The Story of George and Kellyanne Conway is one of Tragedy, Not Celebration
George and Kellyanne Conway are in the news again. The political odd couple’s latest public dispute naturally began on Twitter where Kellyanne commented on a video of Joe Biden talking about his “hairy legs.” She mocked the idea that President Trump would ask Ukraine to investigate him, “Sleepy Joe is Creepy Joe. We need Ukraine’s help to defeat THIS guy?” George quote-tweeted her and responded by declaring “ Your boss apparently thought so.”
There is nothing new about political odd couples, James Carville and Mary Matalin being perhaps the most famous. But there is something more troubling about the Conways. Part of that is that while it is easy to imagine Carville criticizing his wife’s boss in public, it is hard to imagine him making it so personal.
The Conway marriage has become a bit of a microcosm of the country as a whole. On one side you have Kellyanne who works for the president and therefore defends him and thinks he doing a great job. On the other you have George who think believes the president is a threat to all that is good and decent.
Critics of the president like to portray George as the sensible Republican who is willing to speak the truth about Trump. His supporters like to portray George as a misogynist who repeatedly dumps on his wife in public because he does not like her boss and does it for fame in the form of clicks and retweets.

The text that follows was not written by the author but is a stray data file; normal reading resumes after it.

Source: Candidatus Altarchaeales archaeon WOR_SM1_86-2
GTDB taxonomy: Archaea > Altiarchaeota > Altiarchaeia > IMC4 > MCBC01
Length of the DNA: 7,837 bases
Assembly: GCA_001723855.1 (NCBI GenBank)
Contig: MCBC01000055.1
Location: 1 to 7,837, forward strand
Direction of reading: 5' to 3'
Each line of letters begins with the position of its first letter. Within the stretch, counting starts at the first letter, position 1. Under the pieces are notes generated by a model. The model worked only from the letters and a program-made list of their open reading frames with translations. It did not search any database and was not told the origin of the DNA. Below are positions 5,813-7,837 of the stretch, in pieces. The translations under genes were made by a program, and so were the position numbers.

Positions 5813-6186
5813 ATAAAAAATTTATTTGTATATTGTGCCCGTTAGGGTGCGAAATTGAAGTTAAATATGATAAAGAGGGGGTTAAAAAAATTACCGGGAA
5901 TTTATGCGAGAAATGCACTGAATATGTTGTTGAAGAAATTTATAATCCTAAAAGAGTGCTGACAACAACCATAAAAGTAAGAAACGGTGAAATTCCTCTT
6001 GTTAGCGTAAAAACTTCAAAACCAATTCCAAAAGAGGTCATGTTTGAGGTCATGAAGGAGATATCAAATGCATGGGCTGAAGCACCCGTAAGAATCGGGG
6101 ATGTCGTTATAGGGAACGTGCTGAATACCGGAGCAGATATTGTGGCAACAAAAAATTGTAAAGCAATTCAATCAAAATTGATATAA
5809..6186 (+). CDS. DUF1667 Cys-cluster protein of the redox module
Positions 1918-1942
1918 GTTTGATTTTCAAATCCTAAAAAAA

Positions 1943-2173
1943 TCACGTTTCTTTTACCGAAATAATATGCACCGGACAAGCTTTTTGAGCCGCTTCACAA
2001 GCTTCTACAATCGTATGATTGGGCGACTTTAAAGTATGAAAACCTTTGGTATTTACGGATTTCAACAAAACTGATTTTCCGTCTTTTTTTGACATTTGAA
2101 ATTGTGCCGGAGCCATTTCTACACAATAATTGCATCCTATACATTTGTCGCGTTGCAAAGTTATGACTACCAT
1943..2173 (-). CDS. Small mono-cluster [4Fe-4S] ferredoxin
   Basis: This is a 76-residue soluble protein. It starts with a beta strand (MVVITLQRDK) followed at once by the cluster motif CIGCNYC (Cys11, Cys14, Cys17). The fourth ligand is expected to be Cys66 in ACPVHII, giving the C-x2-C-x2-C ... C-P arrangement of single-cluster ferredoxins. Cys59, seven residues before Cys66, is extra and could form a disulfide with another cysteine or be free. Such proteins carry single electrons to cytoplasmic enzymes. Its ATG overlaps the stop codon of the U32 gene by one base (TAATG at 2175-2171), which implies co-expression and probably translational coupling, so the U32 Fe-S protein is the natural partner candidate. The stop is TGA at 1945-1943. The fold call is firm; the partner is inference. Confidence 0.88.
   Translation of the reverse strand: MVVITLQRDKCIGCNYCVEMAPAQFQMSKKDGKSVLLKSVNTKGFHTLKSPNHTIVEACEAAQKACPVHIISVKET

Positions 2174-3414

The differences between George and Kellyanne have thus become just another political football that everyone from the president himself to CNN kicks around to score points. It is tragic that has happened to a marriage because it reiterates the view that good people can have differing perspectives on Trump.
I try to give people the benefit of the doubt that what they say is sincere and not done for outrage clicks or retweets, but George makes that difficult. The fact that he feels the need to air his marriage’s dirty laundry, assuming this isn’t a stunt, on the internet for the whole world to see is not one that would seem to have an innocent explanation. He can continue his criticism of Trump without having to publicly scorn his wife for wrongthink. But by taking the relationship’s differences public in such a personal matter, it seems as if the end game is a book deal, potentially co-authored with Kellyanne, about how the political odd couple managed to survive the Trump presidency that inevitably reaches the top of the New York Times best seller list.
Either way, a public spat between husband and wife is not something to celebrate or view as a team sport.